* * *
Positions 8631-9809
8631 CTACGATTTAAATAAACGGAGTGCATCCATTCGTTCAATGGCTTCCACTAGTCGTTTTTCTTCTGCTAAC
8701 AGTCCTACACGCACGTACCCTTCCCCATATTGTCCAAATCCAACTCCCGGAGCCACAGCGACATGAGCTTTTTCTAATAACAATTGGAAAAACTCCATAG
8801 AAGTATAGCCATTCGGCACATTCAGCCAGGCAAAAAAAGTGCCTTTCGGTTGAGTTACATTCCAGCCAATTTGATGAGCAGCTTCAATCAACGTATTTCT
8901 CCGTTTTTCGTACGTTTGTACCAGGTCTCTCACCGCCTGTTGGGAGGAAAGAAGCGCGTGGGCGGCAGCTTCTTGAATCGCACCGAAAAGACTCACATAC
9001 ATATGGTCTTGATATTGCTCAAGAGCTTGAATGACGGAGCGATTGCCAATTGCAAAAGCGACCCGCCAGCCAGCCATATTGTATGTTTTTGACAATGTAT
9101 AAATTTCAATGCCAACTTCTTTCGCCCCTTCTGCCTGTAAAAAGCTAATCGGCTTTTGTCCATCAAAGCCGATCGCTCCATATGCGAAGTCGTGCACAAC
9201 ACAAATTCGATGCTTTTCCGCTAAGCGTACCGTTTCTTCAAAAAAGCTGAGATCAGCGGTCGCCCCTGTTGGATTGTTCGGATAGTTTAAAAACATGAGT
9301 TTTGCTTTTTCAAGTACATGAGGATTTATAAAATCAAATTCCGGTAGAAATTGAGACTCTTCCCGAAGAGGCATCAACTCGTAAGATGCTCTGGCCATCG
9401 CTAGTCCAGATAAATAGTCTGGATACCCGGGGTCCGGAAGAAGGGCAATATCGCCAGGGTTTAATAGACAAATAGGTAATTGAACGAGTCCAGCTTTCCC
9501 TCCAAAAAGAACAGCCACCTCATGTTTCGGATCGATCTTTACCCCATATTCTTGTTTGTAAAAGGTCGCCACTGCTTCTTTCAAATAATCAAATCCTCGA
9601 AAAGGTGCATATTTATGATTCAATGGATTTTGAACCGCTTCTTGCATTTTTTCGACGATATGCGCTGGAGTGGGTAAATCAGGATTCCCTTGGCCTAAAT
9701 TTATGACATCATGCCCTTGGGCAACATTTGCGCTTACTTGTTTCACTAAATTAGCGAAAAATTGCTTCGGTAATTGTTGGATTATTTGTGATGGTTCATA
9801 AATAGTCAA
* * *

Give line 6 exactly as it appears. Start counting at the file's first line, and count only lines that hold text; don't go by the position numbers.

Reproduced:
9001 ATATGGTCTTGATATTGCTCAAGAGCTTGAATGACGGAGCGATTGCCAATTGCAAAAGCGACCCGCCAGCCAGCCATATTGTATGTTTTTGACAATGTAT